Before I get into my review, I want to make one thing clear: Bluetooth speakers have no place in the backcountry. The sounds of nature are amazing and should not be sullied by someone else’s shitty taste in music. I never carry a speaker if I’m skiing, climbing, riding, or hiking. If, however, I can access a campsite with my Toyota Camry and park next to some bro with a generator, it’s game on. Same thing goes for when I’m cleaning out my garage or at a cabin with my family. A good speaker can make all these places more enjoyable, and in my opinion, there’s not better choice than the Fugoo Sport XL.
I first got my hands on the Fugoo in the spring of 2016 when I tested rugged Bluetooth speakers for this column. It placed second in my round-up, only because it’s super pricey at $230 and pretty heavy at just over four pounds. But in terms of sound quality, it was lightyears ahead of everything else we used and totally holds its own against newer models like the Bose SoundLink Revolve+. The bass drops on the Fugoo were thunderous and guttural, but the sound was also so clear that you could hear the sound of a guitarist’s fingers sliding from cord to cord on steel strings. And boy, was it loud. My wife and I took the XL along when visiting her parents last year, and my father-in-law took a liking to it. Every time he used it, I was scared we were going to piss off the neighbors, even in the middle of the day.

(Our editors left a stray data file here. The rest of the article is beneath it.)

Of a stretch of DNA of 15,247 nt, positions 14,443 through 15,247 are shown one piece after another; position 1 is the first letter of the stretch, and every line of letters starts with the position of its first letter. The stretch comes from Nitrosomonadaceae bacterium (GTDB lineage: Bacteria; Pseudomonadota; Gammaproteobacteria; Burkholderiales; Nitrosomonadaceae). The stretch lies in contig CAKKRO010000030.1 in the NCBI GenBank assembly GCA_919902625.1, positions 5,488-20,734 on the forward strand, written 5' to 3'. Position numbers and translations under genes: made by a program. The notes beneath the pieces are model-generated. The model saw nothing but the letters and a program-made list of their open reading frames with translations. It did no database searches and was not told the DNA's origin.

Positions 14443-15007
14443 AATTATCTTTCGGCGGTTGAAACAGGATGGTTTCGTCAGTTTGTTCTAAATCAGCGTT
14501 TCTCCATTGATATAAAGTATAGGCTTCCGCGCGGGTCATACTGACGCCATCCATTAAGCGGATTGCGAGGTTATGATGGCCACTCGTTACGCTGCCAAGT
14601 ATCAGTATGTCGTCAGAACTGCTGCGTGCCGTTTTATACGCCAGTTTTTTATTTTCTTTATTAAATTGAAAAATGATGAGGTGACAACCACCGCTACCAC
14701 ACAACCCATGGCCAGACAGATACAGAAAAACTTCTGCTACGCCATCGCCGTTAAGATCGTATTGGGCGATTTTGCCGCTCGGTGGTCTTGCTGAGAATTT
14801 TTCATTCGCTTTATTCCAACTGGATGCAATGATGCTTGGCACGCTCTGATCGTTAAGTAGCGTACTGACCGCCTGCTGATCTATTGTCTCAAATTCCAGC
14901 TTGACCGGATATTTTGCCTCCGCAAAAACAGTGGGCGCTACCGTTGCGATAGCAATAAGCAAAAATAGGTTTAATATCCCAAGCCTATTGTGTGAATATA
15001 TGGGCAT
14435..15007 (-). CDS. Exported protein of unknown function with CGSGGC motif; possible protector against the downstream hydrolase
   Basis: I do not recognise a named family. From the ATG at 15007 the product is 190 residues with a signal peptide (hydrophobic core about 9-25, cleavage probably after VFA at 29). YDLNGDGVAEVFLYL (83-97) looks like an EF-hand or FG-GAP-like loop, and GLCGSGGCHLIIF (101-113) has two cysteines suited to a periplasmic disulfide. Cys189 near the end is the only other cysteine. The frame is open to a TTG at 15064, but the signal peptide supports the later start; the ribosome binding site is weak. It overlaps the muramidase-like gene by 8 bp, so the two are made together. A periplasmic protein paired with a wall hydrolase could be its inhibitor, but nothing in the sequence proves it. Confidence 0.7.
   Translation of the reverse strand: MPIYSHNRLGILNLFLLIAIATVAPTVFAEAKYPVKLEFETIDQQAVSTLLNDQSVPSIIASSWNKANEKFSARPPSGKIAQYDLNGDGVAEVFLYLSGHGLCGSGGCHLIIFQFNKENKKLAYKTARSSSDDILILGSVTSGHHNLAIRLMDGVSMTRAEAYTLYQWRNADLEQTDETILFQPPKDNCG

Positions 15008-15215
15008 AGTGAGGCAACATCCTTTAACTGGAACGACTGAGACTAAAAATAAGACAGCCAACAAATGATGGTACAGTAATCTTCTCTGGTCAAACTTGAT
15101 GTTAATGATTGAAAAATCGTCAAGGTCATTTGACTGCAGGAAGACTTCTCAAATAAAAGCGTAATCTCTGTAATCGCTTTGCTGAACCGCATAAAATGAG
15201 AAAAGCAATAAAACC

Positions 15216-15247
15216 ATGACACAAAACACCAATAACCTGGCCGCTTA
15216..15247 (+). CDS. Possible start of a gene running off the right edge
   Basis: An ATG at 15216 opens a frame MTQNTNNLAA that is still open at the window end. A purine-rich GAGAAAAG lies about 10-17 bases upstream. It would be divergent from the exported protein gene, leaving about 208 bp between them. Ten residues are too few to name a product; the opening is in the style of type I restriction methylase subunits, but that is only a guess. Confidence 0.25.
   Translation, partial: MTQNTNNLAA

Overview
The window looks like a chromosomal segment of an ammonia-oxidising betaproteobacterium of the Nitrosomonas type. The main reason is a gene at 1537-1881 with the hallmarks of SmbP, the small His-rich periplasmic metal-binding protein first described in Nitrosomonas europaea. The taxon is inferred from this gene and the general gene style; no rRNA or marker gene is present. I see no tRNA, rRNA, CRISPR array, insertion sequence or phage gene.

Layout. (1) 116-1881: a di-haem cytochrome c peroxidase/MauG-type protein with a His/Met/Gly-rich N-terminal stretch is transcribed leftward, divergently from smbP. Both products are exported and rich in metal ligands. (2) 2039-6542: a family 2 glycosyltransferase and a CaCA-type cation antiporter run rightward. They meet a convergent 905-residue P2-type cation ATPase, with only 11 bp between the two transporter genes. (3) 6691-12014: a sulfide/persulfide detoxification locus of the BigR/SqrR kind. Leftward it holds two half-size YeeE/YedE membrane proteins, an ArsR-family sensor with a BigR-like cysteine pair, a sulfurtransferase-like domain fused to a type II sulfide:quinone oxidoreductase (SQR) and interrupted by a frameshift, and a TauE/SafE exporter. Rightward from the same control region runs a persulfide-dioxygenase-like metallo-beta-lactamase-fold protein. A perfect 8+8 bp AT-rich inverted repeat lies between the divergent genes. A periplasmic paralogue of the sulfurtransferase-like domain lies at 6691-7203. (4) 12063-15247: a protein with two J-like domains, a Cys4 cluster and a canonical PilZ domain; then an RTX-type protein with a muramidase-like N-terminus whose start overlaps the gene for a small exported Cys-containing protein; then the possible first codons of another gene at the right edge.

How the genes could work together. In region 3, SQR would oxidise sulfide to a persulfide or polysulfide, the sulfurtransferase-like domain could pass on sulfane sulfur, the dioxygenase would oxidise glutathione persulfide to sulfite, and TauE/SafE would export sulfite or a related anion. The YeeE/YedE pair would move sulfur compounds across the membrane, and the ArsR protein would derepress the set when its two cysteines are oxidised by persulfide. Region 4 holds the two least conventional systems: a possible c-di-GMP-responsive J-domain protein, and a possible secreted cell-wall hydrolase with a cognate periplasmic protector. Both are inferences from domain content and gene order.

My Fugoo was free since it was a tester, but after a year’s worth of use, I’d gladly throw down the cash because music coming out of any other lower-quality speaker sounds like trash. Listening to everything from Hiss Golden Messenger to my Spotify Trapaholics radio station, I’ve always wondered how Fugoo made it the speaker so good, so I called up Dennis Stone, the company’s vice president of engineering.
His answer, as you might imagine, was complicated. But in layman’s terms, the quality comes from the number of drivers, where those drivers are placed, and a proprietary digital signal-processing algorithm that the speaker uses to create the sound.
While most speakers in the XL size range have six drivers, the XL packs in eight. There are four tweeters, two mid-woofers, two bass radiators, and each driver handles a specific sound range so that the mid-range woofers aren’t trying to handle everything (which can be the case in some lower quality speakers). Then you add in the algorithm, which analyzes every song coming through and decides which drivers will pump out which sounds to make the music sound crisp, full, and awesome.
The drivers are distributed across the speaker (they sit on the front, back, and both sides) so the sound pours out in a circle instead of a straight, direction line, creating a richer listening experience. They are also tilted eight degrees upwards so that the music doesn’t get shot into the table and dulled by that flat surface.
The sound is enough of a selling point, but I also like that the XL is tough and waterproof. My friend borrowed the speaker last year and left it outside for three days in a rainstorm. When the sun finally came back, he turned it on and the thing was no worse for the wear. The XL also floats, so you can grab it if a friend accidentally pushes it into the lake. I’ve dropped, banged, and abused the speaker during daily use and never been afraid that it was going to break. And with a 35-hour battery life—which is best in class for this size speaker—there will be plenty of jams for your weekend camping trip, that next backyard hoedown, or the parking lot apres dance sessions next winter.